Maritime CO2 reduction on track to hit 2030 targets

maritime co2 reduction
© iStock/MarciParavia

The International Chamber of Shipping (ICS) has announced that the shipping industry is likely to achieve its CO2 reduction targets by 2030.

ICS Secretary General Guy Platten said the industry can achieve the International Maritime Organisation’s (IMO) target of improving carbon efficiency by 40 per cent by 2030 compared to 2008 levels, as long as industry bodies continue to take action to implement maritime CO2 reduction measures.

Platten said: “We welcome the adoption of important new IMO regulations to strengthen and bring forward the application of the Energy Efficiency Design Index for several different types of new build vessel, including container ships. We are keen to see further progress on developing more short term measures to help the existing fleet reduce its emissions and are optimistic that IMO Member States can agree some additional regulations, during 2020, combining prescriptive and goal based approaches that will deliver further [greenhouse gas] reductions before 2023. If this solid IMO momentum continues then the industry is on track to meet the 2030 target.”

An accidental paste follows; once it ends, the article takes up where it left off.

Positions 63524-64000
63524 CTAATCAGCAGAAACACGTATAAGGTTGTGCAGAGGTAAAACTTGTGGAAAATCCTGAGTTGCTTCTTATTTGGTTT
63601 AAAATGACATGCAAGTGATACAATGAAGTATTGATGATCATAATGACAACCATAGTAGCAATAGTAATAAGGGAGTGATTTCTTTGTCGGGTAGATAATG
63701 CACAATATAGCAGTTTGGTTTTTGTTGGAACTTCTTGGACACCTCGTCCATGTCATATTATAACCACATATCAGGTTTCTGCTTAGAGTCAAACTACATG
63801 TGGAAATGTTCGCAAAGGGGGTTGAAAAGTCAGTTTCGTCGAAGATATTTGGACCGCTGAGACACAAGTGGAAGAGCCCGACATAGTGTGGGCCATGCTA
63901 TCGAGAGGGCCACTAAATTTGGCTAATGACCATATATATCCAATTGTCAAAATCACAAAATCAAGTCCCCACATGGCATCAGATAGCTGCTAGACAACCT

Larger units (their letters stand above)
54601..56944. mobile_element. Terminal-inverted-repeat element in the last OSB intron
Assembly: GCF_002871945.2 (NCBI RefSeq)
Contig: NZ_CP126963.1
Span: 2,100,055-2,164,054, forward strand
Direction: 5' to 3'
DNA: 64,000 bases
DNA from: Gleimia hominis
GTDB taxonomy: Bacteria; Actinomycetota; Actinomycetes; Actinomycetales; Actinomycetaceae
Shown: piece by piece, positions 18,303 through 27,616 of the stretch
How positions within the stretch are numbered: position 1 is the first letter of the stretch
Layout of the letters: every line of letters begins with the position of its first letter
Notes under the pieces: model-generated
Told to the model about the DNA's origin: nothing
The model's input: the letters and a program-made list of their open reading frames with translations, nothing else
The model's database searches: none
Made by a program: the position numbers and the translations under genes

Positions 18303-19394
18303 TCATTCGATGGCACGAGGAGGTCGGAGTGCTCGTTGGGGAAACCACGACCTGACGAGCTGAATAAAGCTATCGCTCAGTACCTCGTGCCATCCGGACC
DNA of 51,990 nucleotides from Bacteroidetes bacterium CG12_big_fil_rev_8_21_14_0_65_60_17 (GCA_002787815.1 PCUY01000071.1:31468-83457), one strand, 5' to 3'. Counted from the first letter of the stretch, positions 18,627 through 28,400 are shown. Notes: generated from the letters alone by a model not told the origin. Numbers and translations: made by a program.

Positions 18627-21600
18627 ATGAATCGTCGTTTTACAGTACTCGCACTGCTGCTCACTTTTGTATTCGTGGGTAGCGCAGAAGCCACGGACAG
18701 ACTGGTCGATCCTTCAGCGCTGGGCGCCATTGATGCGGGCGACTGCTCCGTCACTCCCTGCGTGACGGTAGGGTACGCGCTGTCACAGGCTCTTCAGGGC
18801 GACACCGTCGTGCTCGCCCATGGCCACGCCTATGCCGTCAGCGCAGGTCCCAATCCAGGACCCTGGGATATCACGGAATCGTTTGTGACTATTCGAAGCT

The Secretary General highlighted a range of measures which the shipping sector has already put in place to promote maritime CO2 reduction, including a shift to low emission fuels and stricter enforcement of pollution regulations across the industry. He noted, however, that short term emissions reduction measures such as proposed shipping speed limits had mixed levels of support from national authorities and could not guarantee long term results.

Platten added: “While short term measures are important, ICS continues to assert that IMO needs to move quickly onto considering the critical long term measures that will help the industry to deliver the very ambitious target of a 50 percent total cut of GHG emissions by 2050 regardless of trade growth. This can only realistically be achieved with the introduction of commercially viable zero – or near zero – CO2-emitting propulsion systems, which means that accelerated research and development programs have to be at the centre of the IMO strategy.”


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